Mask Mandates in History

“The image of Escrava Anastácia has been making many appearances in several recent anti-lockdown protests around the world. The way in which the likeness of this muzzled female Brazilian slave has been used to illustrate the various forms of pandemic population restrictions, particularly the mandatory wearing of face masks, has been criticized by various media outlets for its perceived cultural appropriation and irreverence to the historical suffering of black people. This article represents an opportunity to address this claim of cooptation and to explain the merits of illuminating the current health-driven limitations as indeed a form of enslavement.”

Read the Brownstone Institute article.

Scientific Racism

Drapetomania was a psychiatric diagnosis advanced in 1851 by physician Samuel A. Cartwright, of the Louisiana Medical Association, to explain the tendency of black slaves to flee captivity. As such, drapetomania is an example of scientific racism. The term derives from the Greek δραπετης (drapetes, “a runaway [slave]”) + μανια (mania, “madness, frenzy”).

The diagnosis appeared in a paper published in the New Orleans Medical and Surgical Journal, where Dr. Cartwright argued that the tendency of slaves to run away from their captors was a treatable medical disorder. He offered the following as “medical advice”:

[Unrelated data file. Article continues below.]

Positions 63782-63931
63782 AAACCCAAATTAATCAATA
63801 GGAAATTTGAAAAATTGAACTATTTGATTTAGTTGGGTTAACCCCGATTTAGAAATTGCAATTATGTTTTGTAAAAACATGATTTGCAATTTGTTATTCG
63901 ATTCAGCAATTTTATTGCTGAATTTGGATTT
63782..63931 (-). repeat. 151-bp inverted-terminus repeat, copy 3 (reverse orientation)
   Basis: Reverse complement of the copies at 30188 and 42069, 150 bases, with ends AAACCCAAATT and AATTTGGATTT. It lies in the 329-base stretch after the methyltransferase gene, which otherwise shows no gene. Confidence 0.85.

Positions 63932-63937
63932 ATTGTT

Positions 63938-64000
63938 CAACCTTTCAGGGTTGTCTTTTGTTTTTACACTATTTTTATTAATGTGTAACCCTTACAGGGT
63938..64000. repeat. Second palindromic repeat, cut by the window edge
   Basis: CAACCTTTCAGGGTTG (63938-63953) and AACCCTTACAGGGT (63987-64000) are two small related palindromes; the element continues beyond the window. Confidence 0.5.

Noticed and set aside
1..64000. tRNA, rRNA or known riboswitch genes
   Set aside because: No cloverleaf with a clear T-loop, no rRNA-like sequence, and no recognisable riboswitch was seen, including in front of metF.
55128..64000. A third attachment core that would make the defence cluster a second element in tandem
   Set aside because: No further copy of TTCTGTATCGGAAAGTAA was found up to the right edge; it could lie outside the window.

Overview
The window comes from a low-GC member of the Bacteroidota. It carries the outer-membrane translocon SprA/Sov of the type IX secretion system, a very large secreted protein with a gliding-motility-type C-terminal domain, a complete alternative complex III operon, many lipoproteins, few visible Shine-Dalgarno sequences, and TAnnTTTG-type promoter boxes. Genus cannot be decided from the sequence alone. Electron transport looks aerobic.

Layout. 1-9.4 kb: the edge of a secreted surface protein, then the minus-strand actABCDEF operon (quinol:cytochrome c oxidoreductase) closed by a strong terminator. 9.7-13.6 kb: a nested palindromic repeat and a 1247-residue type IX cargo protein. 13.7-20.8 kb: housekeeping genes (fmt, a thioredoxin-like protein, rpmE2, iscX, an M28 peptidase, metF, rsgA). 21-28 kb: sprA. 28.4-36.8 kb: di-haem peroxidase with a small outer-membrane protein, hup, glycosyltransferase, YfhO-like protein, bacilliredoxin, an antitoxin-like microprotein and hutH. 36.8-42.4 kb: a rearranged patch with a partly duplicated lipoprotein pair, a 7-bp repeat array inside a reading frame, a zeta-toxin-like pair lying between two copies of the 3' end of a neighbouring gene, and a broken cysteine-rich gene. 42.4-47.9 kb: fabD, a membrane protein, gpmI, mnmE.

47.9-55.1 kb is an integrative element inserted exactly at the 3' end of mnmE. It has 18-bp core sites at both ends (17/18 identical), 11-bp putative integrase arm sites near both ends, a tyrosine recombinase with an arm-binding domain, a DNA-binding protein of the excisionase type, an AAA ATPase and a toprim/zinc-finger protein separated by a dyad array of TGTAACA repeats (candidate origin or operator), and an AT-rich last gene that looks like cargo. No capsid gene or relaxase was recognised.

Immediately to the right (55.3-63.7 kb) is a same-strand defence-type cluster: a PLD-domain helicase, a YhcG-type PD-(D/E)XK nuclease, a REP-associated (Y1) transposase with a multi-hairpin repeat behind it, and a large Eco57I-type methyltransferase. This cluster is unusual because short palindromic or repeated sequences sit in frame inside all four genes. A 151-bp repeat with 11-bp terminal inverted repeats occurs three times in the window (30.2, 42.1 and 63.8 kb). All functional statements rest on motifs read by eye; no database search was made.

If the white man attempts to oppose the Deity’s will, by trying to make the negro anything else than “the submissive knee-bender” (which the Almighty declared he should be) by trying to raise him to a level with himself… or by denying him the usual comforts and necessaries of life, the negro will run away; but if he keeps him in the position that we learn from the Scriptures he was intended to occupy, that is, the position of submission; and if his master or overseer be kind and gracious in his hearing towards him… the negro is spell-bound, and cannot run away.

Diseases and Peculiarities of the Negro Race

Psychiatry: Science or Seance?

Studies suggest that psychics and psychiatrists are soul mates. Psychiatry literally means “healing the soul.” A seance is an attempt to communicate with spirits. Who could be better matched?

The word “shrink” suggests “witch doctor,” and long may they stir the same pot.

But wait! Breaking news tells us that psychiatrists are medical doctors. Very well. Let us judge them as such.

Objective tests are expected to be the basis of any medical diagnosis–except a psychiatric one. Here, a sort of “by-guess and by-golly” standard is good enough to justify a potentially crippling intervention.

In a recent article in the top-tier medical journal JAMA Psychiatry, prominent researcher Kenneth Kendler writes that our current psychiatric diagnoses are just “working hypotheses, subject to change.”

Ask for a second opinion, a third, a fourth. Chances are very good that they will all be different. Nonetheless, the solution is always to brutalize the patient’s brain based on no understanding at all of its delicate mechanism.

Is there an antidote to the psychiatric “solution”? Yes:

~Alan Graham, staff writer

2023-01-11T12:45:41+00:00January 11, 2023|Alan Graham, Authors|0 Comments

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